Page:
Social isolation and “working from home” mean a lot of time for movie-watching … and the volume far outstrips my ability to say anything substantive about many of the films I do watch: so here I mostly just acknowledge what I’ve been viewing in the past 4-6 weeks. Part four of four.
In the past few years Kino Lorber has become one of the most prolific disk producers with a remarkably varied catalogue representing every imaginable genre. Here, I look at a half dozen KL releases by a range of interesting directors – Robert Fuest, Ken Russell, Alain Robak, Harold Becker, Don Siegel and Sam Peckinpah.
Agnès Varda, whose remarkable career spanned from 1955’s La Pointe Courte to the recently released Varda by Agnès (2019), has died at the age of 90. In six-and-a-half decades, she created a body of work rooted in a fascination with human beings and the social forces which shape them, in features and documentaries full of acute insights and humour.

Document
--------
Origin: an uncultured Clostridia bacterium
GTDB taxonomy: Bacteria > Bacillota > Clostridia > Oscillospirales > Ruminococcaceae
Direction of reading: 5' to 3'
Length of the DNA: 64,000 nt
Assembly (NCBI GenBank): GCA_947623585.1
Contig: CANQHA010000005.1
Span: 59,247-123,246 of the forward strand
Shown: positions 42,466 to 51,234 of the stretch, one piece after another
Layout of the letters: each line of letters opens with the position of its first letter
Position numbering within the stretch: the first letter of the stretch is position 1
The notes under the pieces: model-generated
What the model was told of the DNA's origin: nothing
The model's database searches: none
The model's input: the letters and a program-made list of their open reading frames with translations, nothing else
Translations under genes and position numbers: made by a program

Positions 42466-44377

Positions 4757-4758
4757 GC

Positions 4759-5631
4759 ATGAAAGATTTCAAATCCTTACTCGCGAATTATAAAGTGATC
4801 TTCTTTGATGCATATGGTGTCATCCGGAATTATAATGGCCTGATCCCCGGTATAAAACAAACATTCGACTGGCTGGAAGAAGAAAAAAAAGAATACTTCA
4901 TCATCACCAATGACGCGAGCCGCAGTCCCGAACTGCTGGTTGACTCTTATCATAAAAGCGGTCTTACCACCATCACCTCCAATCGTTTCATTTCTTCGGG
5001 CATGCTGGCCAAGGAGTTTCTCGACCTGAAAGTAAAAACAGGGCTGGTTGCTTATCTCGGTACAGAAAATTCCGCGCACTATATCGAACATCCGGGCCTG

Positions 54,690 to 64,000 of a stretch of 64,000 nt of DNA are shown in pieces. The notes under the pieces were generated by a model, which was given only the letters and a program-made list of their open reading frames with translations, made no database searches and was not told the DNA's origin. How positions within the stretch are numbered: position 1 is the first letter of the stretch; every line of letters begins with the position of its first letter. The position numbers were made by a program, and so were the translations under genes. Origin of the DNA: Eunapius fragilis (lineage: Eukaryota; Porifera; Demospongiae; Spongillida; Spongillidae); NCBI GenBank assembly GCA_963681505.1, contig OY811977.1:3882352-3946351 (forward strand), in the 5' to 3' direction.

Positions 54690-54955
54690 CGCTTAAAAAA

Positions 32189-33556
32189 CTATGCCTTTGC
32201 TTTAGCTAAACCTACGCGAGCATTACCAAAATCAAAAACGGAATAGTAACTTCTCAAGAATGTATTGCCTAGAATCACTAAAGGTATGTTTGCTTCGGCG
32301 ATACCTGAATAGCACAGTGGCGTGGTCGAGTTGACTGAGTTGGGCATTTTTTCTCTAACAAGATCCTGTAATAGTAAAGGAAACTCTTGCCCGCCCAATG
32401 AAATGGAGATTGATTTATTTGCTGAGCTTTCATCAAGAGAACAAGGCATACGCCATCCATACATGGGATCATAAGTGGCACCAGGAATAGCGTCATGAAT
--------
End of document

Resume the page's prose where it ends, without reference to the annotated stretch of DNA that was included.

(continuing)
Henri-Georges Clouzot’s La vérité (1960) is less well-known than Wages of Fear and Les Diaboliques, but it’s one of his finest features, a complex, emotionally wrenching work which gave Brigitte Bardot her greatest role. Criterion’s excellent new Blu-ray presents the film in a spectacular restoration, with substantial supplements.
Criterion have followed their fine Eclipse set of Julien Duvivier films with a collection of features by another French director pushed into obscurity by the New Wave: Claude Autant-Lara, represented here by four films made during the German Occupation, all starring a fine but not well-known actress named Odette Joyeux.